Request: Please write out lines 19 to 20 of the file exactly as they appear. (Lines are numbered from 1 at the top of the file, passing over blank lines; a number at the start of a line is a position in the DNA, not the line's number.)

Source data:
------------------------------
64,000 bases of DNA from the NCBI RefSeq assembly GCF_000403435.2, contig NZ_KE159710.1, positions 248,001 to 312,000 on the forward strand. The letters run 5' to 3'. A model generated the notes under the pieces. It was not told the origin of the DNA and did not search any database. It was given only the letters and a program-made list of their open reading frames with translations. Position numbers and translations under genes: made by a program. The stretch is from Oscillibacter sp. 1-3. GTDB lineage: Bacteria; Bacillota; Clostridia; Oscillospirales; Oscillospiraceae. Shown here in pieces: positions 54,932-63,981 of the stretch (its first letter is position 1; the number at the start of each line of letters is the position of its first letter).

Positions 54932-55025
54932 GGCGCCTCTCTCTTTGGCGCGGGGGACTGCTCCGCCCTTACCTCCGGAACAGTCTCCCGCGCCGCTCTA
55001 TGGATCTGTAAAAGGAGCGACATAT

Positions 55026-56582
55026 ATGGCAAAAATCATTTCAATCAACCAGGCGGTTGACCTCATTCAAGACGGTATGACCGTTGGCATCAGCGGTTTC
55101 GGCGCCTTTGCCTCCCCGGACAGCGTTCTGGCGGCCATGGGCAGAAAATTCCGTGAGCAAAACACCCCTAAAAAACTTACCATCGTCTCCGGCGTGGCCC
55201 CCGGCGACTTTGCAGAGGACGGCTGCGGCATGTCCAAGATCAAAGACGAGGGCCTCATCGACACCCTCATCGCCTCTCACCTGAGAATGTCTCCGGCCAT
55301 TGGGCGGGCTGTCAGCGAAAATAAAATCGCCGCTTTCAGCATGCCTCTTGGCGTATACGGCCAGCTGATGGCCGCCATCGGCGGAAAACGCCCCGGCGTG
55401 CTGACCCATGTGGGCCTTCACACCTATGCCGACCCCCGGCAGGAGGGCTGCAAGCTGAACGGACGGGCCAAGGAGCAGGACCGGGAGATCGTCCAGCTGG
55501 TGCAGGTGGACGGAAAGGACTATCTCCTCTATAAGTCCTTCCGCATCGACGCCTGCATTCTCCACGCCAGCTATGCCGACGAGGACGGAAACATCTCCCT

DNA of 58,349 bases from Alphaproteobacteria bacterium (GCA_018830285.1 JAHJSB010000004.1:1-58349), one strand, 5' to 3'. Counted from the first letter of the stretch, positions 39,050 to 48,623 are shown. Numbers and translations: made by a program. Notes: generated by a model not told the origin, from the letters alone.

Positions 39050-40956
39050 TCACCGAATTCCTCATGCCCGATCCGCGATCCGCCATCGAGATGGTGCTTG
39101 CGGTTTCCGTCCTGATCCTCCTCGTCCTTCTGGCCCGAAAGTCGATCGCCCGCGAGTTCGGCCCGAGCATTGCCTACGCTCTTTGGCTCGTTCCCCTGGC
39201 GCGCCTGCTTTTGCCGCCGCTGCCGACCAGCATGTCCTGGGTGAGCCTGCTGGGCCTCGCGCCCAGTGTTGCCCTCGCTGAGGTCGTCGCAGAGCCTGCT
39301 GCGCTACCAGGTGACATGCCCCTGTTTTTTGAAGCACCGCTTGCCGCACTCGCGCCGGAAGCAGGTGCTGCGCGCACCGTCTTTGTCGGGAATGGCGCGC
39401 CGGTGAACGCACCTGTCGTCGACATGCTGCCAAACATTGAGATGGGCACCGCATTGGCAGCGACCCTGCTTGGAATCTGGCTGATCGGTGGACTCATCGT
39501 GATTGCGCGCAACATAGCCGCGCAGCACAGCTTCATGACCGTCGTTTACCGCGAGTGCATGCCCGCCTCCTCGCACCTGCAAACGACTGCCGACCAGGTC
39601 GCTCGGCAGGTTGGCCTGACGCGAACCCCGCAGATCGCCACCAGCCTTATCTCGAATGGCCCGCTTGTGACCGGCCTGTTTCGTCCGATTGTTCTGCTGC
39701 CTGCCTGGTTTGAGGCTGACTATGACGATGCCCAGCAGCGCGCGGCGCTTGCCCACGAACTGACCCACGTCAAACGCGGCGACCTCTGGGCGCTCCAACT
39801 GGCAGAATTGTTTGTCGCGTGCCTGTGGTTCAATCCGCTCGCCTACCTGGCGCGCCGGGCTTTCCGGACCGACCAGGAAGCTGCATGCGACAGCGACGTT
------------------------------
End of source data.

39501 GATTGCGCGCAACATAGCCGCGCAGCACAGCTTCATGACCGTCGTTTACCGCGAGTGCATGCCCGCCTCCTCGCACCTGCAAACGACTGCCGACCAGGTC
39601 GCTCGGCAGGTTGGCCTGACGCGAACCCCGCAGATCGCCACCAGCCTTATCTCGAATGGCCCGCTTGTGACCGGCCTGTTTCGTCCGATTGTTCTGCTGC